"If you're looking for a mood shift on a cranky day, try holding the door open for a stranger, popping a coin in an expiring parking meter, or just being, well, nice to someone else."

Supposely, a New York University study has found that performing "small acts of kindness" can make you happy - and not just in the moment - but a big enough dose to inspire a happiness high for months.

Joseph

Not only does it take away your attention on your own problems for a bit, you have initiated a chain reaction of kindness. You would be surprised how that smile or small gesture can evolve through other people to help their friends/associates and so on.

 

And I am reminded of a great saying: "As you think, so shall you be."

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Why does it seem to me that some people always seem to bring up the gays, indigenous peoples, etc as examples of groups that religious people hate? That is not the case at all. But these people, who claim to be so compassionate and loving, are the ones doing the racist dividing and picking out one "group" after another as an example of how they are different and then therefore "hated". Who's doing the hating and dividing and pitting one "group" against another?

 

What religious leaders and by the way, it starts with the individual, should always be is human. "Being nice" is so nice it almost makes me want to go get the Pepto Bismal. There should never be political agendas or ideological, ego-driven motives with respect to whom we give our attention. It always should be because we "are" that person. It goes both ways. We are all connected and we all have our stories. For instance, here's my take to say the gays and lesbians who seem to be everywhere shoving it in my face (and I know it's not "the gays and lesbians" per say, but I'm trying to make a point here and it is my impression that I can't go anywhere these days without social and other traditional forms of media reminding me that transgenders are people, too) that I treat them differently and I am a douchebag. Here's my reply: I don't care that you like girls and you don't get to be special because of it and I don't get to be the hated "whitey" or privileged middle class made to feel guilty because I like boys. You are you and I am me. Let's move beyond this silly external stuff and get down to the basics of human love and compassion. NO agendas here, mate.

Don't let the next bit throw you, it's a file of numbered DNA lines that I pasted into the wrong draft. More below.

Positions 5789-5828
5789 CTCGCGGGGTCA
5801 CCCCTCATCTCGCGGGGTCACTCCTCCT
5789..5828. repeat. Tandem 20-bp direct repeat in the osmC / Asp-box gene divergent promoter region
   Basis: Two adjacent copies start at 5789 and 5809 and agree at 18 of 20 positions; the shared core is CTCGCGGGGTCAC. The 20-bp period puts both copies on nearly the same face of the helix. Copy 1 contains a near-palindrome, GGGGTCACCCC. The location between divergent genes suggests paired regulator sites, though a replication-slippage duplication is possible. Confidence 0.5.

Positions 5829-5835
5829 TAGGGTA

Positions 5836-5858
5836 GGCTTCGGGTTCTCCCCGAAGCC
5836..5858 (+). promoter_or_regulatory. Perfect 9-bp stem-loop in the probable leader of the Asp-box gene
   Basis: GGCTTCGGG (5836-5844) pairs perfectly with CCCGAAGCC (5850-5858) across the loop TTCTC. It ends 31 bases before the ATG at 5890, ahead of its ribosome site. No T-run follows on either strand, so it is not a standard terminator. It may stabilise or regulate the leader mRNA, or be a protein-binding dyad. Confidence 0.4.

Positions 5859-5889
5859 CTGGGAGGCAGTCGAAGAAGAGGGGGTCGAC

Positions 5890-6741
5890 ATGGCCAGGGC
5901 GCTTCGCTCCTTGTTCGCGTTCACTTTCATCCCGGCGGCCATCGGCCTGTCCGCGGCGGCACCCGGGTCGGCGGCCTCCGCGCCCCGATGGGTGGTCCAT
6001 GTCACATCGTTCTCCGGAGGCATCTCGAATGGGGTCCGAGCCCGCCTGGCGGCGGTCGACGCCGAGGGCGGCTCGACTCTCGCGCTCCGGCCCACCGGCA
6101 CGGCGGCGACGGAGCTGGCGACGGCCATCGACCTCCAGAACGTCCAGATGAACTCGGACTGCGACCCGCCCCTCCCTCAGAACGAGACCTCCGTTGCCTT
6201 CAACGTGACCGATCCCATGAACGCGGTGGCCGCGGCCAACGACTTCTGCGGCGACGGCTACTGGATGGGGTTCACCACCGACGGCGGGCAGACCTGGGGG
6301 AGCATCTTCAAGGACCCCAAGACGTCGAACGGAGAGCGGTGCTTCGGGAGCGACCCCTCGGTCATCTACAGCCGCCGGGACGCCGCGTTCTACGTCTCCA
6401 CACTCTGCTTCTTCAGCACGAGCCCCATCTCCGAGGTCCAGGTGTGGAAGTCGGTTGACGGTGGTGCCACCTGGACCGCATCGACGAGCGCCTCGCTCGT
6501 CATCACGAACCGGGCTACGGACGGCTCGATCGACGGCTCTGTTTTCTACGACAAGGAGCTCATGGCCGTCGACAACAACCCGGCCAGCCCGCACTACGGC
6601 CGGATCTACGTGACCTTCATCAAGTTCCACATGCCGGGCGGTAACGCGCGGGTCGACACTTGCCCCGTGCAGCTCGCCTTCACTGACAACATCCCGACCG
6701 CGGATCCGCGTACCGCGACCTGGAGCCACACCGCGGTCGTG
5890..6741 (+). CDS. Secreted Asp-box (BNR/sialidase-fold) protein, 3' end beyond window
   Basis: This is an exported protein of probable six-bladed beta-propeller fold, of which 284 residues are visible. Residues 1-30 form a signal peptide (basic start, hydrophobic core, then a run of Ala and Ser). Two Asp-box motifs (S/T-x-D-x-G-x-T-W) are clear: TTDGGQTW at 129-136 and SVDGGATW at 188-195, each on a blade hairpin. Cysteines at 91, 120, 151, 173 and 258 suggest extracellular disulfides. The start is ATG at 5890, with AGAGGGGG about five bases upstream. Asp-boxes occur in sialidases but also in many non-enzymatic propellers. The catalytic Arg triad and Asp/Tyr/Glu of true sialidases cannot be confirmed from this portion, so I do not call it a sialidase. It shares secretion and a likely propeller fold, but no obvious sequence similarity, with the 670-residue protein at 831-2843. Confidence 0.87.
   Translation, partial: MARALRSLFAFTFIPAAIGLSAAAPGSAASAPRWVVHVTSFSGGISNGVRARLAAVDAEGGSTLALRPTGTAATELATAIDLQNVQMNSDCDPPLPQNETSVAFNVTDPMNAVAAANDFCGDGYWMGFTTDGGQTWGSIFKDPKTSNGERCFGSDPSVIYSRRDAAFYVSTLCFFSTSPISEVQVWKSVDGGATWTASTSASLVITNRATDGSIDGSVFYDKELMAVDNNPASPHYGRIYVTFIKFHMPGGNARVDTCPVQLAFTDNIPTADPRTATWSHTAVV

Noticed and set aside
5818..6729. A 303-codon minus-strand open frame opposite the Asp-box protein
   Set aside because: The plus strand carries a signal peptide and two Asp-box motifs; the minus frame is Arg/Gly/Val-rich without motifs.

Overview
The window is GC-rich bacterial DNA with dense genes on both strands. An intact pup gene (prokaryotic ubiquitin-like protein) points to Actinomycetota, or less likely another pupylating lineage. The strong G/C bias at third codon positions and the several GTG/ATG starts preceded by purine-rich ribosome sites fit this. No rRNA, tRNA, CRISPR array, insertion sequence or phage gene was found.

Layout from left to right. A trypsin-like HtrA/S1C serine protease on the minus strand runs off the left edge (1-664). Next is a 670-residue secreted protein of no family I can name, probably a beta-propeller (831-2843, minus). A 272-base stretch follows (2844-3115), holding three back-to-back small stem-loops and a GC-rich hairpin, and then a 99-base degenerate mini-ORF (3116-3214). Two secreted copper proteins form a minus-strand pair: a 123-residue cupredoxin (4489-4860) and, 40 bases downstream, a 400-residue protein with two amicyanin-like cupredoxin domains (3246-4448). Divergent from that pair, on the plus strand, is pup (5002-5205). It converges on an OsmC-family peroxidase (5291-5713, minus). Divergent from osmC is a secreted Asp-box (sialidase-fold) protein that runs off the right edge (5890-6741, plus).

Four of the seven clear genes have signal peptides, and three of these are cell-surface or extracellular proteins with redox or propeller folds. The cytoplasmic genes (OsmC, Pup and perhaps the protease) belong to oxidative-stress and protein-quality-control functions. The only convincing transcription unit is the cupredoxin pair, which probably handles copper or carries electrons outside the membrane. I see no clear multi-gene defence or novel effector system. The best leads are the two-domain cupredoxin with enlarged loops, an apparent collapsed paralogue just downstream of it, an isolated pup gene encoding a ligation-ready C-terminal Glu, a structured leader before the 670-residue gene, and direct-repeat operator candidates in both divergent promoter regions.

We don't need to prove anything to anyone. Ever. We need to accept our selves, beauty marks and warts. We need to be open and honest. We need to see each physical human including ourselves as part of us. We feel the same things as anyone else. And if I hear about the gays or the natives again, it just makes me sad. We are missing the focus. We are missing what Jesus said. It is not about raising one group over another and making the other feel bad. That's child's play and a sure sign of immaturity. Why, oh why, does it seem to always be about us vs. them?